What is capped drawdown?

Capped drawdown was a way an individual could take an income from their pension scheme while their pension fund remained invested. The Government Actuary's Department (GAD) tables determined the maximum annual pension the individual could take.

How does capped drawdown work?

For capped drawdown, after payment of any tax-free cash lump sum, the remaining assets provide an income to the member determined by reference to Government Actuary's Department (GAD) tables. These tables set the maximum annual pension allowable and equate (approximately) to the annuity which could be secured by the client’s fund on the basis that there are no pension increases and no dependant's pension. There is no minimum annual pension.

Capped drawdown will continue to be subject to the maximum levels of income and GAD rates along with three-yearly and annual reviews. However, if income exceeds 150% of the GAD rate, clients will automatically convert to flexi-access drawdown.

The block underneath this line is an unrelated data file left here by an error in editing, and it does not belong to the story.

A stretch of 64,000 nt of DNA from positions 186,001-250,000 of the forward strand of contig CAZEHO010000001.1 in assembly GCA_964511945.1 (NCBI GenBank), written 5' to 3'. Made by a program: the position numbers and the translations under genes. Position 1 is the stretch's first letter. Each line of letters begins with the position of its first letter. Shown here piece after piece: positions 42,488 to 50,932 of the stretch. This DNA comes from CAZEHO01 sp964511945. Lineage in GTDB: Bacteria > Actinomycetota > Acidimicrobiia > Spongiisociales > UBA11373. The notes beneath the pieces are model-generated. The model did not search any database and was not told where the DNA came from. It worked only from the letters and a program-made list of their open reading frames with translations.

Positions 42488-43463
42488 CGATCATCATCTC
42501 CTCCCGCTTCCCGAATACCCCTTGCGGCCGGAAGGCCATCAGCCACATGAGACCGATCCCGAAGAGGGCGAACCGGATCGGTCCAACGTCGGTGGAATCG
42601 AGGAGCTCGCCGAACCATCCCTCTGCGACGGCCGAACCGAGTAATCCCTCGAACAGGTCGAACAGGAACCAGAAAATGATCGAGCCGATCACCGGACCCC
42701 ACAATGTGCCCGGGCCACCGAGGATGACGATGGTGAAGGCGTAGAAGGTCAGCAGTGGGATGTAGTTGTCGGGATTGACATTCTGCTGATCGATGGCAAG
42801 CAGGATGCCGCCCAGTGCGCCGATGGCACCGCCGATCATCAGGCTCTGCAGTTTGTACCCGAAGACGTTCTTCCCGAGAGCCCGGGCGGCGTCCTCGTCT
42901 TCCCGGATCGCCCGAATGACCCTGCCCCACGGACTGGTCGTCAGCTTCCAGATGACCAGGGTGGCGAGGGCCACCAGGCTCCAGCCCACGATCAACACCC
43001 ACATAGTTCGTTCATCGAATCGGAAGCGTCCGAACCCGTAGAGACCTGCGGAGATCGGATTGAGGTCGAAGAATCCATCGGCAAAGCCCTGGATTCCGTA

Where income remains within GAD limits clients can continue to contribute up to the £60,000 Annual allowance (for tax year 2023/24) but if they move to flexi-access drawdown the maximum that can be contributed to their pension each tax year will be reduced to £10,000 and the carry forward option will not be available.

Capped drawdown is closed to any new applicants.

From 6 April 2015 new pension rules provided greater flexibility for clients to take unlimited income from their pension. Clients already in capped drawdown on this date who want to exercise the greater pension freedoms will need to request to move to flexi-access drawdown, where there are no restrictions on the amount of pension income that can be taken.

For treatment of funds on death, please see death benefits.

Ready to find out more?
Speak to an expert today.

Whatever your retirement needs, one of our experts will be happy to discuss how we can help you achieve your goals.

Update cookies preferences